The King of Fighters Collection: The Orochi Saga Review
Wii | PS2 | PSP
The King of Fighters Collection: The Orochi Saga	box art
System: PSP, Wii, PS2 Review Rating Legend
Dev: SNK Playmore 1.0 - 1.9 = Avoid 4.0 - 4.4 = Great
Pub: SNK Playmore 2.0 - 2.4 = Poor 4.5 - 4.9 = Must Buy
Release: Oct. 28, 2008 2.5 - 2.9 = Average 5.0 = The Best
Players: 1-2 3.0 - 3.4 = Fair
ESRB Rating: Teen 3.5 - 3.9 = Good

Covering a time span of five years, the assumption would be to see a steady progression in gameplay mechanics or at least some sense of refinement as one moves up the historical SNK chain. Even though you're getting five games in one, there is a sense of diminishing returns present. Sure, each entry in the series has more characters, a slightly higher amount of sprite detail, and some new moves, but the basic gameplay is one that centers primarily around special attacks.

The King of Fighters Collection: The Orochi Saga screenshot

While fighting games now have advanced counter systems and sophisticated multi-hit combos, all the games in Orochi Saga are of a “wait to perform the special move” nature. You can't really build up big combos and the counter system present is minimal. It never feels like you're being strategic in any real sense – rather, you're blocking and setting up for that moment where you do a stereotypical quarter-circle punch move. Since all the games essentially play like this, it begs the question: do we need five versions of this? SNK fans will undoubtedly say yes; however, those new to the fold may echo the question.

Aside from the general arcade and two-player mode, Orochi Saga also features a dedicated training and challenge mode. The Training mode is quite extensive; you can pick any move and have it displayed onscreen right below your health bar. This may not seem like much, but having the move onscreen as opposed to forcing you to continually jump back into a menu to see it is a nice touch. Yet, for that smart decision there's one particularly strange omission: you can have the computer block your attacks, jump, or even mirror your actions, but there's no general sparring mode. If you want that, you have to jump back to the arcade mode.

The different battle conditions present in challenge mode spruce up gameplay simply because they introduce some variety. You might fight an enemy, but not be allowed to see their health bar or power meters; some opponents can only be damaged with combos that are three hits or higher; and other battles may start you out wounded, but reward you with health for every hit you score. These battle qualifiers definitely make for some hardcore fights, which makes your reward seem not all that worthwhile. Beating challenges awards you with concept art and galleries, as well as arranged and official soundtrack music. These awards have a ho-hum effect. They don't unlock anything that ultimately affects the game – they're more of fan service than anything else.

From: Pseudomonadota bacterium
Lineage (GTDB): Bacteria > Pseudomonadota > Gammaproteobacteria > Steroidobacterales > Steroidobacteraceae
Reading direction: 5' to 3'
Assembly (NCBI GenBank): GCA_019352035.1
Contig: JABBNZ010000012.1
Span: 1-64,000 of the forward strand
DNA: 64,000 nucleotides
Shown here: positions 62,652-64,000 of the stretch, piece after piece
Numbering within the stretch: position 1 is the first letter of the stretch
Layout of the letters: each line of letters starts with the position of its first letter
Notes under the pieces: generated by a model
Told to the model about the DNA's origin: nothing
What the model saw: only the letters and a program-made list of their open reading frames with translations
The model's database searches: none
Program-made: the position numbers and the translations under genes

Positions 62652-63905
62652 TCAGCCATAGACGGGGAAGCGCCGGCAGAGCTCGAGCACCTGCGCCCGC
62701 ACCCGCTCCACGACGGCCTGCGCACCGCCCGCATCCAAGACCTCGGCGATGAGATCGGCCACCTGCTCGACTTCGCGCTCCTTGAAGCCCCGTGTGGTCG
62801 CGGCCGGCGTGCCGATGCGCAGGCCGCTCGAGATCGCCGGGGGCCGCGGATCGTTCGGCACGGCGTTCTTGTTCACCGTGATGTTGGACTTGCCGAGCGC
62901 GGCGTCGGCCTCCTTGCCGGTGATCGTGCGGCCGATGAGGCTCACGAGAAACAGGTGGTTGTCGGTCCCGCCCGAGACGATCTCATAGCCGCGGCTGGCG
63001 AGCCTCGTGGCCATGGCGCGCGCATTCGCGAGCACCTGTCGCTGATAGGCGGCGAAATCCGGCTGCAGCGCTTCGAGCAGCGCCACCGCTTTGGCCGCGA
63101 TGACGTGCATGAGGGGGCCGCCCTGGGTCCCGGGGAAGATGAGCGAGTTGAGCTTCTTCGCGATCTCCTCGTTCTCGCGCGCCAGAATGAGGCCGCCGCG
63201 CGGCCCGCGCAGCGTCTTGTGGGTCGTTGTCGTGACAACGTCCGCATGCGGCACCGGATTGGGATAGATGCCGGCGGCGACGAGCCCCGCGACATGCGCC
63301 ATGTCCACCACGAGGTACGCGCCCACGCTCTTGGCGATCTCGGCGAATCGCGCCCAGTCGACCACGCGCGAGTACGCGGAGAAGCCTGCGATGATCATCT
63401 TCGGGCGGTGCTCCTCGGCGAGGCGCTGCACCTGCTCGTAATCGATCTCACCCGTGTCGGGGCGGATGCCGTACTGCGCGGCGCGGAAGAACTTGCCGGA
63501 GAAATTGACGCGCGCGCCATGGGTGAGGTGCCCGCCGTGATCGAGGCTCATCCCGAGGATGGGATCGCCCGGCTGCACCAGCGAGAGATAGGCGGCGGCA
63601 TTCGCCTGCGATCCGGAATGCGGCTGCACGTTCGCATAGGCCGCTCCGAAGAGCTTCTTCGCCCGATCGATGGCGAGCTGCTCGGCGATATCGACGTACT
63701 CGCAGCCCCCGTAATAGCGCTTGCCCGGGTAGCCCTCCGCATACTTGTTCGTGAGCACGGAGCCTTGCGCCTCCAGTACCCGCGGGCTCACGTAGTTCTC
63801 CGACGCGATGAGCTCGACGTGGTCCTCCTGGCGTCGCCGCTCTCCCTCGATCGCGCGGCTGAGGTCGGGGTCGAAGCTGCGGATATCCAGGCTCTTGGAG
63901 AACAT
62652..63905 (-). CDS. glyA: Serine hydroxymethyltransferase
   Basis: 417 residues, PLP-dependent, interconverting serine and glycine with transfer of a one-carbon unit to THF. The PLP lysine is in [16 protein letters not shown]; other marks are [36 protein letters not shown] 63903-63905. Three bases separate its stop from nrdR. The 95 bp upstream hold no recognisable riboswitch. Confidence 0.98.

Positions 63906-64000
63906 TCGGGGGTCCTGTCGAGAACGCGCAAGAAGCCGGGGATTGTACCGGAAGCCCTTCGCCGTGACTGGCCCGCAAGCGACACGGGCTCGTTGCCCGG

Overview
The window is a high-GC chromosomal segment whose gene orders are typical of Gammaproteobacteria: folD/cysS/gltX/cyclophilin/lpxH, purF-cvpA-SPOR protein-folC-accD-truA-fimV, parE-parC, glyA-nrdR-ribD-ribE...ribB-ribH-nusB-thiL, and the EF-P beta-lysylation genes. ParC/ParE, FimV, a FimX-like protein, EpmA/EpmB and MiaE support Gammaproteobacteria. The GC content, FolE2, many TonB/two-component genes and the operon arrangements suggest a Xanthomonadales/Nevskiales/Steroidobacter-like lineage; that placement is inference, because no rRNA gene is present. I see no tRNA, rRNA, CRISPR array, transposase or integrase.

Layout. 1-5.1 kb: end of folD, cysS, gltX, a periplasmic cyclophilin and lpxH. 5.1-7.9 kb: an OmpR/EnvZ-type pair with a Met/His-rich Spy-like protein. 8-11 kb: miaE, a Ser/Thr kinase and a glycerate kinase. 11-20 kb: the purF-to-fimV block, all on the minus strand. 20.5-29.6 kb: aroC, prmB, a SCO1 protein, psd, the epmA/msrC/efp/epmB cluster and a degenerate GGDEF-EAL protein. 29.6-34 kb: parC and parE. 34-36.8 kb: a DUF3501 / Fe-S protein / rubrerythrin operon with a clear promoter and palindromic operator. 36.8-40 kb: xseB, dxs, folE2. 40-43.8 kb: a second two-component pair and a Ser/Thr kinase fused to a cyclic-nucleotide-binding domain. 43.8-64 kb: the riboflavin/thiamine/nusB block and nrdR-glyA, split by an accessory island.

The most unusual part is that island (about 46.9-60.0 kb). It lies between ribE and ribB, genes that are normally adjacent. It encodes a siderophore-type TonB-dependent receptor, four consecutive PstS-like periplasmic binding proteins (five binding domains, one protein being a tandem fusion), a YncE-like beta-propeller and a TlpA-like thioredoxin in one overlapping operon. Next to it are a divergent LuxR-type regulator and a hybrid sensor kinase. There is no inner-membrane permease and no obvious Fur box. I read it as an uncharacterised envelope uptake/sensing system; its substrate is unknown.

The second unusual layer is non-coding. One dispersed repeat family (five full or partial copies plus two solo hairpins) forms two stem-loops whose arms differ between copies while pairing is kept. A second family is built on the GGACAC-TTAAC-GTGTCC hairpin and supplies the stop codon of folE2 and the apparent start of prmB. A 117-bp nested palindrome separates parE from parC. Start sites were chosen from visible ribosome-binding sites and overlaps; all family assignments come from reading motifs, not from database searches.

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The King of Fighters Collection: The Orochi Saga ultimately falls flat because of technical issues that render its attempts at historical authenticity paltry. Only the most diehard SNK fans who want their fighting on the go (and can deal with their precious titles having some emulation errors) should pick up this title. It's really hard to recommend this title, especially when the PS2 version is available at half the price.

By Jason Lauritzen
CCC Freelance Writer

RATING OUT OF 5
RATING DESCRIPTION
3.4
Graphics
All five games are sprite-based, so spotting the graphical progression – while possible – is a little difficult. It's all serviceable though and the only real complaints are the load times and the PSP's screen, which isn't suited for the aspect ratios available.
3.2
Control
Hardcore fighting fans always opt for a proper joystick, but since we're talking about the PSP, your options are really only two: the D-pad or the analog nub. The first option works well enough (although it sometimes doesn't register moves correctly), but ignore the second.
3.5
Music / Sound FX / Voice Acting
The backing tracks suffice, providing that classic midi fighting feel. The sound effects, with their strange delays, degrade the audio package.
2.8
Play Value
The five-in-one package may seem like a value, but since all the games play nearly the same with only slight differences, it can almost be looked at like the same title delivered five times. Also, with a PS2 version that's cheaper and the PSP's control and display issues, it makes this version hard to recommend to all but the most devoted SNK fans.
3.2
Overall Rating - Fair
Not an average. See Rating legend above for a final score breakdown.

Game Features:

  • The most extensive King of Fighters collection ever, containing five complete games.
  • Includes the Orochi Saga trilogy ('95-'97) and more.
  • Multiplayer support via ad-hoc Wi-Fi mode.
  • Unlockable bonus content materials.


  • Screenshots / Images
    The King of Fighters Collection: The Orochi Saga screenshot - click to enlarge The King of Fighters Collection: The Orochi Saga screenshot - click to enlarge The King of Fighters Collection: The Orochi Saga screenshot - click to enlarge The King of Fighters Collection: The Orochi Saga screenshot - click to enlarge

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